Over the past few years, it has been abundantly clear that many contractors have their choice of work and not enough resources to handle all of the opportunities. That abundance commonly leads to the labor field being able to bounce between companies for quick wage increases, leaving company owners and management struggling to keep fully staffed with qualified people.
Charles Petersheim, a small construction business owner and blogger at Builder, recently shared some “field-tested” tips that he used to retain his most valuable employees. I’m going to paraphrase them below, but I encourage you to read the entire article, titled “Six Field-Tested Tips to Retaining Valuable Employees” over on Builder.
Petersheim has found that the following solutions have helped in employee retainage:
A 401K program with a delayed vesting schedule
Paid holidays, vacation, and flex times
Purchasing the most productive employees personal trucks, but keeping the title and ownership
Improving the day-to-day quality of the jobsite by making sure it stays very organized and allowing for long weekends
Reviewing the overall compensation and benefits with each employee regularly, so that they can see the full value the company is offering
Creating a culture of family
The author goes into much deeper detail on each topic in his blog post and I once again encourage you to read the full post.
Full story: Six Field-Tested Tips to Retaining Valuable Employees | Builder
When it comes to head to head tool battles, I can’t think of anyone that does a more comprehensive job than the team over at Tool Box Buzz. In the past, the TBB Crew has tackled in-depth comparisons ½” cordless hammer drills, portable jobsite table saws, and tape measures, among several others. Most recently, the team compared 8 different benchtop thickness planers in a variety of tests and determined the overall winner.
Construction is hard work and those working hard for your company should be paid in full and on-time for all hours worked. Cash flow can certainly complicate things for contractors, as pay draws can be delayed for various reasons, but cheating workers out of money is not only unscrupulous, but is gaining attention from government agencies.
For the past year, Construction Junkie has been analyzing hourly wage data from the Bureau of Labor Statistics (BLS) to determine the Top States to Work in Construction. Now that all 50 states have been ranked, this post will serve as the complete recap for all states in the countdown.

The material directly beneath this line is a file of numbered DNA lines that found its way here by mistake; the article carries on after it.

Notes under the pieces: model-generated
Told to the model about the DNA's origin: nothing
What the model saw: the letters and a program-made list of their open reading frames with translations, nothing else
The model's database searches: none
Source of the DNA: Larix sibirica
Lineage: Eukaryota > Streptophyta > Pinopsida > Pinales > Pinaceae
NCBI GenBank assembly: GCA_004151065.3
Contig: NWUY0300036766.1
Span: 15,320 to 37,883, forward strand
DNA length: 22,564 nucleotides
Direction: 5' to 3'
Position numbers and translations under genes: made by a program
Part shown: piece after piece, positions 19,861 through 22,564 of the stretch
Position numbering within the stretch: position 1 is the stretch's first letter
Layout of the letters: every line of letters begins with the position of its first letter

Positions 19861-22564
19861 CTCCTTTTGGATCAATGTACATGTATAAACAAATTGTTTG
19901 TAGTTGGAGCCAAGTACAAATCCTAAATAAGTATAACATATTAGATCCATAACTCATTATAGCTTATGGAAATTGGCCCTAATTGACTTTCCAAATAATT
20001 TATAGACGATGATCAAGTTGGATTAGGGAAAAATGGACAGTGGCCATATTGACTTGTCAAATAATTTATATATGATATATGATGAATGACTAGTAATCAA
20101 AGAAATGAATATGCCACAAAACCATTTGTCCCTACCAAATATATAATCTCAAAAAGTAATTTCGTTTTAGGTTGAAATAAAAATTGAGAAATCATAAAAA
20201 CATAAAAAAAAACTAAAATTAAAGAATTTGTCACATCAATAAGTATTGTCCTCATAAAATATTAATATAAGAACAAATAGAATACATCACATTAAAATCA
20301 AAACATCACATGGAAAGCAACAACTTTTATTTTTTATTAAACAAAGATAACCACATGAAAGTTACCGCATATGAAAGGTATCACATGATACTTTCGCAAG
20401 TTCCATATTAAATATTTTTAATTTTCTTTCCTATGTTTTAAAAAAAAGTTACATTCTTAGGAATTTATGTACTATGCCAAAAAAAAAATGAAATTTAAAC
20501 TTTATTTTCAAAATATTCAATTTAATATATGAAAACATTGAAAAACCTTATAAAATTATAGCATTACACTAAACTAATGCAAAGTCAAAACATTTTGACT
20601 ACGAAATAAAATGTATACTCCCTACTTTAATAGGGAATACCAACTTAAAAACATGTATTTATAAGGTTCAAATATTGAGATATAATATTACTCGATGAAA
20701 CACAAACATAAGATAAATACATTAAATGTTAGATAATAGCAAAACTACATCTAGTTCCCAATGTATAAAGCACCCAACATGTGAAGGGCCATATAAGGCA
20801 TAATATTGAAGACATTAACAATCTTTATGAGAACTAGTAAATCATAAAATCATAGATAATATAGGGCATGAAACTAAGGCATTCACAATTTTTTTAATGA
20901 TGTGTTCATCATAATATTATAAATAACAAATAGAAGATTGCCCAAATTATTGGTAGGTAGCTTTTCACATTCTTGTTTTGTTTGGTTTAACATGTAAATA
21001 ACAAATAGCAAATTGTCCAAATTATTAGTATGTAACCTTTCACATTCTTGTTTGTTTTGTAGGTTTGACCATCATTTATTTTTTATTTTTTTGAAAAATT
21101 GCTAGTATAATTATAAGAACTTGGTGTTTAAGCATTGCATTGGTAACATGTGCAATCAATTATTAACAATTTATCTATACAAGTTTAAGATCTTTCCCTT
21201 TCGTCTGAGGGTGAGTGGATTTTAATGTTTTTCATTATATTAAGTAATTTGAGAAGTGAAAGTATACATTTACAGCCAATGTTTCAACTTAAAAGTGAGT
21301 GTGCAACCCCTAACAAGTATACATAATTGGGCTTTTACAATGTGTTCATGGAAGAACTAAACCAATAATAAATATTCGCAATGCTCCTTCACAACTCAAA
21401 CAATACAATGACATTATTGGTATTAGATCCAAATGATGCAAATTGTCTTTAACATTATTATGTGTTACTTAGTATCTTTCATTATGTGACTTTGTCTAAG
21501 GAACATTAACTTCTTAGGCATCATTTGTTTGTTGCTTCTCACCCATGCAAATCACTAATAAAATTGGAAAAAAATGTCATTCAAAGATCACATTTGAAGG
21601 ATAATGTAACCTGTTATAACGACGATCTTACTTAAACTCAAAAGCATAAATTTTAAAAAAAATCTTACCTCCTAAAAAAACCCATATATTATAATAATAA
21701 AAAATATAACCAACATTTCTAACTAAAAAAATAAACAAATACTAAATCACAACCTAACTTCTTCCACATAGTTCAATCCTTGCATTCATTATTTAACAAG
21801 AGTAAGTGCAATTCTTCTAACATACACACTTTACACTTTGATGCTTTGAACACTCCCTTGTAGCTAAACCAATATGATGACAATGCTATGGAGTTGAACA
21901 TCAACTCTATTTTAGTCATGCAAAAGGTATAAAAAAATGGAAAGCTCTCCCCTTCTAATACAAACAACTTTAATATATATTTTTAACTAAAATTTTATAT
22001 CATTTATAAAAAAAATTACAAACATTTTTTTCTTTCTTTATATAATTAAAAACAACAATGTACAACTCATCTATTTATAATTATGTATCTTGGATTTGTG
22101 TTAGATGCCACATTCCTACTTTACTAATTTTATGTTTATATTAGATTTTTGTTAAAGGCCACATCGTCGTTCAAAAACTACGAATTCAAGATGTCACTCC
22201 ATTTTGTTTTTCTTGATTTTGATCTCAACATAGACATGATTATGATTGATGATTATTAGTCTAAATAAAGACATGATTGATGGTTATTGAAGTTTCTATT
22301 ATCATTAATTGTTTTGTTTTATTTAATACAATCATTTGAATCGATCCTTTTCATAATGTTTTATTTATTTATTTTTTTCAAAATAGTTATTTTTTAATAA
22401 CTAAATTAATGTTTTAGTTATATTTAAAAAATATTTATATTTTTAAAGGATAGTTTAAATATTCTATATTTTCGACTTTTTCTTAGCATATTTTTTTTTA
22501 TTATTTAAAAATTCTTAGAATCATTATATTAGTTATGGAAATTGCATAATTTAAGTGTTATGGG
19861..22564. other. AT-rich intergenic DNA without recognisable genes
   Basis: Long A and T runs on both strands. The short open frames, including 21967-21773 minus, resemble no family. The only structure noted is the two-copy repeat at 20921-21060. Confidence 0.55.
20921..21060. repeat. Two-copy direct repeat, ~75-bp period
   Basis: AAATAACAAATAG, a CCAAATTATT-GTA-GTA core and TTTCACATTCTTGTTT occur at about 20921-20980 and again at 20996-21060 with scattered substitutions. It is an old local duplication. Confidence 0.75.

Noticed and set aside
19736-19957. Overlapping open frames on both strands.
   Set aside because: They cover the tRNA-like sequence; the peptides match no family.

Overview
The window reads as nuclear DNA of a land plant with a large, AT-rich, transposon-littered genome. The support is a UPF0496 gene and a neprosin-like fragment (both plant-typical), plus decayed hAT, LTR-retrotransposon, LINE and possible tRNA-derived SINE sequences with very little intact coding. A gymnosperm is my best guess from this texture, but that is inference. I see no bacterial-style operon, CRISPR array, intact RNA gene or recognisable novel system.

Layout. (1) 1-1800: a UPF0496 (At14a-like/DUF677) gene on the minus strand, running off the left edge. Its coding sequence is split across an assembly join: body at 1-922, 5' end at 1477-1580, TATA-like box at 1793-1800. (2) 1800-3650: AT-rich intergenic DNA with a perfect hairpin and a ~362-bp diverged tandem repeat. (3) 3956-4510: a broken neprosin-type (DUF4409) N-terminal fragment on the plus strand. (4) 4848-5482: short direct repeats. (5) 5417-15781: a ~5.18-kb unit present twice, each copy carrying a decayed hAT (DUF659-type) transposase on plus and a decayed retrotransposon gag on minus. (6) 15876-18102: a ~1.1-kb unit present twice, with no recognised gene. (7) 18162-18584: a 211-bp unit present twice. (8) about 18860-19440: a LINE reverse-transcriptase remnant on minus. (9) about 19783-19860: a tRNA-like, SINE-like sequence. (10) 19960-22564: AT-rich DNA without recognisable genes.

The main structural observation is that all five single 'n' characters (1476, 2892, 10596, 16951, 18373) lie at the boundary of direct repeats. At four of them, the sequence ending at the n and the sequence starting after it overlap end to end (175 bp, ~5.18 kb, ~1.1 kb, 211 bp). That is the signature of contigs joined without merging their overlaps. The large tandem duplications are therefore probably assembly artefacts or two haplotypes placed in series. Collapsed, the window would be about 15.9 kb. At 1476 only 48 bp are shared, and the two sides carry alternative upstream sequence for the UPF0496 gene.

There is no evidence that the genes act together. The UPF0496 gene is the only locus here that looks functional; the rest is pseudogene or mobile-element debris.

Almost 7 years ago, construction began on the west side of Manhattan’s $20 billion mixed-use development. On March 15, 2019, Hudson Yards, as the development is known, has officially opened.
Demolitions by implosion can be fun to watch when they go right – or wrong – but nearby residents can be greatly affected by the high powered blasts and huge clouds of debris that follow. A few years ago, a botched demolition in England left dozens of nearby residents unable to return to their homes for several days. Last week, an obsolete Steel Basic Oxygen Plant in Weirton, West Virginia is leaving residents in a similar situation.
Having an inflator can be a real lifesaver in any car or truck, you’ll never know when you’ll need it, but you’ll be happy you have it when you do. Since I’ve been driving, I’ve kept a 12V DC corded inflator in my trunk, which has saved me a tow several times. Recently, several major tool manufacturers have released their own versions of inflators and DeWalt is one of them.
After 50 weeks of the Top States to Work in Construction countdown, Illinois has been crowned our champion. Illinois didn’t just win, either, they actually demolished the competition. All construction professions combined for the state averaged $33.39 after adjusting for cost of living, which even topped #2 Missouri’s total average hourly rate by $4.42.
Traditional safety training for construction workers includes OSHA 10-hour or 30-hour courses, toolbox talks, and safety inspections. Those training techniques are all important and necessary, but construction workers are an extremely hands-on group of individuals and putting them in real life situations can be much more beneficial to them instead of classroom training.
Everyone in the construction has heard over and over again how young people just aren’t interested in joining the construction industry. What you don’t hear a lot about are the groups and organizations who are actively working to change that. The ACE Mentor Program is one of those organizations making a positive impact for the next generation.
The biggest story in the construction industry last year was a shocking pedestrian bridge collapse that killed 6 and injured many others on FIU’s campus in Miami, Florida. Since the collapse, there have been many civil lawsuits filed, a closed OSHA investigation, and an ongoing NTSB investigative report. The General Contractor on that project, Munilla Construction Management (MCM), has recently filed for bankruptcy protection, according to the Miami Herald.